May 19, 2000 Volume 7, Number 17


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Salvaging for humanity

May 8-11 volunteers for the Habitat for Humanity organization were allowed by the U of S to salvage cupboards, shelves, ceiling tiles, counters and other items not needed for restoration, from the unoccupied College Building. They filled up to five truckloads each day, and plan to sell the items at their Saskatoon outlet, and put the proceeds toward building homes for needy families.

Stuart Dawson, U of S Manager of Materials Management, Surplus Assets and Disposal, said the University had no budget for the costly job of clearing out the building. He said the University in the past has donated materials – such as computers to inner-city, northern, and First Nations schools, and materials like desks to Guatemala.

Above, volunteers Ron Balan and Jeff Zereveski carry shelves out of the front door of the College Building on May 9.

Below, Balan gets ready to put another shelf into a rapidly filling Habitat for Humanity truck, parked on Nobel Plaza.

Learning about democracy and business

Gordon Barnhart, Assistant Director of U of S International and Secretary-designate of the University, chats at a May 10 reception at the Faculty Club with Evgeniya Pogorelova, one of five Yeltsin Democracy Fellows visiting for six weeks from Russia. They’re among 35 Yeltsin Fellows currently in Canada, and about 120 each year, who spend time in organizations here similar to their own, to learn about business and management practices in Canada. Pogorelova, from Saratov, southeast of Moscow, is spending three weeks at Parkland Plastics in Saskatoon. In Russia she is Head of Marketing in the Information and Technologies Division of the company Volgoagrotechnika. She says she applied and studied for four months at university in order to become a Yeltsin Fellow. Barnhart says the program, which he directs as part of the U of S’s contract to manage it, attracts many intelligent young Russians from both the public and private sectors. The program aims to bolster democracy and commerce in Russia, as well as contacts and trade with Canada.

First & Best display recognizes aid

Construction of the First and Best display is finished, and it stands for all to see, and use, just south of the Bowl between Saskatchewan Hall and Qu’Appelle Hall. Its outer tyndal-stone pillars hold plaques honoring volunteers and donors to the recently completed First & Best campaign that raised more than $52 million for the U of S. Inside the wall are benches – as Gord Snell and Boris Holowaty, of the Residences Office, and Lynne Harris, of the Bookstore, discovered at noon-hour on May 9.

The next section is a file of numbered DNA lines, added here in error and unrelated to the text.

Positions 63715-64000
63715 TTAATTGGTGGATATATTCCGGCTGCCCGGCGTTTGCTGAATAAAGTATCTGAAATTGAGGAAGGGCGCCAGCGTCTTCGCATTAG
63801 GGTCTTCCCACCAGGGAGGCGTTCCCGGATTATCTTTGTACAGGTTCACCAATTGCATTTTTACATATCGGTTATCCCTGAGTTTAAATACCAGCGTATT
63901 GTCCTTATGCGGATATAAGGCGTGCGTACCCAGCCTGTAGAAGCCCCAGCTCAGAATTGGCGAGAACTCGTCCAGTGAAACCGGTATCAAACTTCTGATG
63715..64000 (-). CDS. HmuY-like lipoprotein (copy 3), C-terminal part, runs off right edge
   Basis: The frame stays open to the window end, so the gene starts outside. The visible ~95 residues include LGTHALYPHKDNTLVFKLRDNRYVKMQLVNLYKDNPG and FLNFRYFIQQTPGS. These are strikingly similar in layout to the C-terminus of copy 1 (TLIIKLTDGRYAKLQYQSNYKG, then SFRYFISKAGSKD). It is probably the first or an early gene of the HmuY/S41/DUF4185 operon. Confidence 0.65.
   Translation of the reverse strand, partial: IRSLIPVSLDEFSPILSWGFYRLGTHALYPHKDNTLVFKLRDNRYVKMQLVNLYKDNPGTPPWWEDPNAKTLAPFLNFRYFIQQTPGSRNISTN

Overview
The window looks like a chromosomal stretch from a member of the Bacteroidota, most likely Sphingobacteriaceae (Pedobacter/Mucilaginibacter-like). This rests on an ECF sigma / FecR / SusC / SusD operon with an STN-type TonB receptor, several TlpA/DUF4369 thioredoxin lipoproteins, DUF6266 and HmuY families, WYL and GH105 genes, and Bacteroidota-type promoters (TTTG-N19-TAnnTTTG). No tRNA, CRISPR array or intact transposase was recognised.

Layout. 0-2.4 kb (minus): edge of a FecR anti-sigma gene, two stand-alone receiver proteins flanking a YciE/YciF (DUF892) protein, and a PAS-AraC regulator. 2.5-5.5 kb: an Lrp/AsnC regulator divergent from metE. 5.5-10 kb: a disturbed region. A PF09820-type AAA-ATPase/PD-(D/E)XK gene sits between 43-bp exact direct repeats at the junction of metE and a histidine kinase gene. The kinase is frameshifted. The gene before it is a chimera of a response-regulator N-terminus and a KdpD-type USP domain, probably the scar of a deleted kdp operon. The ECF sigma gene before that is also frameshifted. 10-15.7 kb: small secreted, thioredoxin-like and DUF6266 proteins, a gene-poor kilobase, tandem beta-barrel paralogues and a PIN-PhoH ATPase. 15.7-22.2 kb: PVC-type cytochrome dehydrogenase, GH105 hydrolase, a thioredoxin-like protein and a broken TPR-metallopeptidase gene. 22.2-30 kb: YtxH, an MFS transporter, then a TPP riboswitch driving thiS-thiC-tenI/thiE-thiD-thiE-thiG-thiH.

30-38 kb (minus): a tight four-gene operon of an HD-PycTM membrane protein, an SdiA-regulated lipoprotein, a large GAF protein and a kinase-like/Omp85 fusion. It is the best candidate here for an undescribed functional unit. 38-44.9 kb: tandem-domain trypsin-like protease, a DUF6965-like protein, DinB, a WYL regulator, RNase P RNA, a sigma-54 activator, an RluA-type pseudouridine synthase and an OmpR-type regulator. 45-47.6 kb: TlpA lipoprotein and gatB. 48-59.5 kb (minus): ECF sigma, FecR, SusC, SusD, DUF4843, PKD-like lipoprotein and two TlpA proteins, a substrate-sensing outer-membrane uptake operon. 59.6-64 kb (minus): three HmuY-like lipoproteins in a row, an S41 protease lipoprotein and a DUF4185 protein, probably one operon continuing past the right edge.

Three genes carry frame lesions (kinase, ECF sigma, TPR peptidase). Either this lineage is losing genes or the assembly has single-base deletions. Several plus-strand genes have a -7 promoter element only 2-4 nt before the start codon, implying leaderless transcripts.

In celebration of service

From left, honorees Joseph Angel, Prof. of Biochemistry, George Khachatourians, Prof. of Applied Microbiology and Food Science, and Wayne Eyre, former Editor of On Campus News, enjoy the festivities at the May 5 banquet recognizing U of S employees with 25 years’ service, as Lorraine Khachatourians, Research Assistant in Community Health and Epidemiogoly, looks on. They were among 57 25-year employees honored with long-service awards this year.
Photo by Peter Beszterda, DAVS

Maintenance captures another hockey title

Repeating a feat it has done many times in past years, the Maintenance hockey squad recently beat out six other teams to win the U of S Recreational Hockey League for 1999-2000. In the 30-game season played in the Rutherford Rink on campus from October to March, Maintenance won 24 games. Second-place Veterinary Medicine won 23, and the third-place Administration "Rusticks" won 13 games. Other teams are: Hospitals (RUH), Engineering, Soil Sciences, and Kinesiology. League veteran Bryan Bilokreli (Facilities Manaqement - Maintenance) says the league has been going since at least the mid-1970s, and he’s been playing since 1978. It’s a no-contact recreational sport for 30-year-olds and over, on U of S faculty and staff, or related federal and provincial agencies. Above, from left to right, are the winning Maintenance players: (Standing): Robert Ligtermoet, Dwayne Brenna, Rob Hoffos, Dale Forest, Doug Degenstein, Randy Hricz, Paul Entwistle. (Kneeling): Keon Sproule, Pete Keating, Brian Bell, Bryan Bilokreli, George Reynolds, Ray Risling. (Missing): Steve Piche.

Photo courtesy Rob Hoffos, Maintenance Hockey Team

‘Lights, camera, action on campus!’

For three days this month, May 9-11, U of S campus was the scene of detectives and a psychic student tracking a vicious serial killer – all in front of cameras rolling for a joint production of Regina’s Minds Eye Pictures and Saskatoon’s Thomega Entertainment. Co-producer Tony Towstego says the movie, Murder Seen, is part of an initiative to boost local movie talent and crews. He says it’s set on a campus in Minneapolis, which required flying the American flag on the Thorvaldson Building flagpole one afternoon. Towstego says besides the U of S, local shooting is at Broadway Ave., Saskatchewan Cres., and the Avenue Building. Shooting ends May 28, and worldwide release is set for late 2000. It will also be shown on The Movie Network, Canada’s in-home pay-TV movie channel. Facilities Management worked for months with producers on campus shooting arrangements. The producers were responsible for any related expenses, provided their own insurance, and paid a nominal site fee. Drama Dept. students were also able to observe filming, which took place in Thorvaldson, the Bowl, the Mitchell Bldg., the Law Library, and Geology. The film stars Timothy Bottoms, Callum Keith Rennie, Nicole Eggert, and local actor Kent Allen. Above, from left, Bottoms (with tie), Rennie and director Rob King prepare to shoot a scene in the Drama theatre. Below, a film crew unpacks equipment at the west end of the Bowl, between Thorvaldson and the Library.

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